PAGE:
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Voting machines aren't illegal
Elections: Uncertified software was removed after problem discovered

By Don Fasnacht
Staff writer

Wayne County's new voting machines aren't illegal; they're just not certified yet.

But uncertified or not, they've been approved for use in the May primary elections.

"I wish people would use the term 'certified' instead of legal," Wayne County Clerk Sue Anne Lower said. "That way it doesn't sound so bad."

Lower and three other county clerks who have the new computerized voting systems made by Electronic Systems & Software appeared at the Indiana Election Commission meeting Wednesday to fight for new systems this spring.

Wayne, Johnson and Henry counties have already used the voting systems once.

Lower didn't learn there was any problem until she applied to the state for money promised to help pay for the new machines.

"When we submitted our grant request, they called and asked what program was installed," Lower said.

Wayne County, and the other counties, bought the voting machines with version 7.4.5 software installed. ES&S has applied to have version 7.4.5 certified, but the state certification process hasn't been completed yet.

"It takes a long time to get it through the process," Lower said.

ES&S's version 6.1.2 software has been certified. Wayne County had it installed in the new machines after the certification problem was discovered.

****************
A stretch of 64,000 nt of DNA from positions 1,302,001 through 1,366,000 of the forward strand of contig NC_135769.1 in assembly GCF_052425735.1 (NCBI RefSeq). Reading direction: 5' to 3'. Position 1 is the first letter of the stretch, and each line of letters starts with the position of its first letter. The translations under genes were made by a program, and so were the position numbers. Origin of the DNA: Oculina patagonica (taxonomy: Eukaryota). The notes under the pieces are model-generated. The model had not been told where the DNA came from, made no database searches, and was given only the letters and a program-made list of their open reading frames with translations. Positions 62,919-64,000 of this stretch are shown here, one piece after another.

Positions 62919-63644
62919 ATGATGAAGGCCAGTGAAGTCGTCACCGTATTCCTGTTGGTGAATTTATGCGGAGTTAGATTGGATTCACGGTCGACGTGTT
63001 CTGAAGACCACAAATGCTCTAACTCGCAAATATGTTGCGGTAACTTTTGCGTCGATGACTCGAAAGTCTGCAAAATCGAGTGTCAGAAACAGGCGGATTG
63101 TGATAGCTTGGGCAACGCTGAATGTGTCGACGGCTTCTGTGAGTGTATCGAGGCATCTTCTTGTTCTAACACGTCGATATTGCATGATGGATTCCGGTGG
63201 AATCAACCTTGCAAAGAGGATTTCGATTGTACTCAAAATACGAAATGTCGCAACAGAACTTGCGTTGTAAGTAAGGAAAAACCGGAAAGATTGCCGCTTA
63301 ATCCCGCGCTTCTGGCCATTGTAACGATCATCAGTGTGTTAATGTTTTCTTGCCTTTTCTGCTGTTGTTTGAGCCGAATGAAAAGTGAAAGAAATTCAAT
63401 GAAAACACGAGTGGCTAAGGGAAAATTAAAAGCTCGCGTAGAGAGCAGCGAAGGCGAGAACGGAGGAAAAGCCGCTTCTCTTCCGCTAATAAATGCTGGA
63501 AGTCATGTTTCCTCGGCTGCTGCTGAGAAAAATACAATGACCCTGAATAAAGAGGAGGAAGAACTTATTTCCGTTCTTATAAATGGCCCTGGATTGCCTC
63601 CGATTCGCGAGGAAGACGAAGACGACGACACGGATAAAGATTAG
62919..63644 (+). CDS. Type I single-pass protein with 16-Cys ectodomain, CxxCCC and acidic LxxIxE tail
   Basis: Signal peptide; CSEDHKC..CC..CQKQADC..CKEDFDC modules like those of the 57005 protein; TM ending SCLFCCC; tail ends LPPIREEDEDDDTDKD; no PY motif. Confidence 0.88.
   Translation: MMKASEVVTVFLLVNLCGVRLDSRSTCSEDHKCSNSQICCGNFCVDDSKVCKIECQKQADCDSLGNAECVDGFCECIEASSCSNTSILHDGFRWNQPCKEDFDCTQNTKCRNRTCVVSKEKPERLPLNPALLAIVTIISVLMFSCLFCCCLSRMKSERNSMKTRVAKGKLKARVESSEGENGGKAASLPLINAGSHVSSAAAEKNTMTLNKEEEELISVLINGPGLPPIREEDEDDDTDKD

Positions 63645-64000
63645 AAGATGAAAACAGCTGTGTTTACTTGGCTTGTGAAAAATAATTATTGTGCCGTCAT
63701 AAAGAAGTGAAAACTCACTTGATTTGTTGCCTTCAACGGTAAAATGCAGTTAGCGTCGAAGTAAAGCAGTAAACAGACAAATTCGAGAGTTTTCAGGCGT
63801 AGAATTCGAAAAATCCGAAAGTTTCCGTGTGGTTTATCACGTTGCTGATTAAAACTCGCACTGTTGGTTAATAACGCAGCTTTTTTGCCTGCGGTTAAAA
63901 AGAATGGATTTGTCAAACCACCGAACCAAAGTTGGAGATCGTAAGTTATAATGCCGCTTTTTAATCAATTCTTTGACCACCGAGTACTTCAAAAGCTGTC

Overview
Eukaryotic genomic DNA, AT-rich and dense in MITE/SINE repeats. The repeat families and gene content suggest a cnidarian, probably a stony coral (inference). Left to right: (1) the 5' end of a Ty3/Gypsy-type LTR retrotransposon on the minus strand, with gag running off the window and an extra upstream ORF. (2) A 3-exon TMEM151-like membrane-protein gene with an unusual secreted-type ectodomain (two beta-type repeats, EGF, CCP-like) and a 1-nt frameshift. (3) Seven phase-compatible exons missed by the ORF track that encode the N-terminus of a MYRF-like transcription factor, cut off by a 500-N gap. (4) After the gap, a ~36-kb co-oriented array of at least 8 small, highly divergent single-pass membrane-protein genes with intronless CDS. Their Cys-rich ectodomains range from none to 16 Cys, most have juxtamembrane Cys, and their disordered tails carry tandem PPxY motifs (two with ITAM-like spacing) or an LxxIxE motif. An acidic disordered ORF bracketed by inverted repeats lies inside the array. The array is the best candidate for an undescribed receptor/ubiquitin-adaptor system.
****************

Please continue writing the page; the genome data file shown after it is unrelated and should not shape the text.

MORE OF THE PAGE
But it produces an image on the touch screens that is much smaller than the newer, uncertified software. The image is unacceptable.

"A person with arthritis or large hands would have a difficult time," Lower said. "And it's much harder to read.

"It's just not as user friendly," Lower said.

All four county clerks agreed, so they sat through eight hours of meetings Wednesday to make their point. The meetings went on until 9 p.m.

The state election commissioners were unhappy, not with the clerks, but with the situation and with ES&S. If the company isn't able to provide an acceptable, certified software by Oct. 1 for the fall elections, then ES&S must provide alternative certified machines from a competitor. And ES&S has to pay the bill for the use of those machines.

None of this changing of back and forth of software has cost Wayne County anything. "It's built into the service agreement," Lower said.

Actually, Wayne County hasn't paid ES&S anything yet.

"It's written into our contract that we don't pay until we get the promised state funds," Lower said.

Counties have been replacing punch-card voting systems under a mandate from the federal government after problems counting the Florida election in 2000.

The $1.6 million Wayne County is spending will come from local, federal and state funds, but so far no money has trickled down from above.

As for last fall's Richmond city election the first using the touch-screen voting system it's official.

"It (the software) didn't affect the outcome of the election," Lower said.

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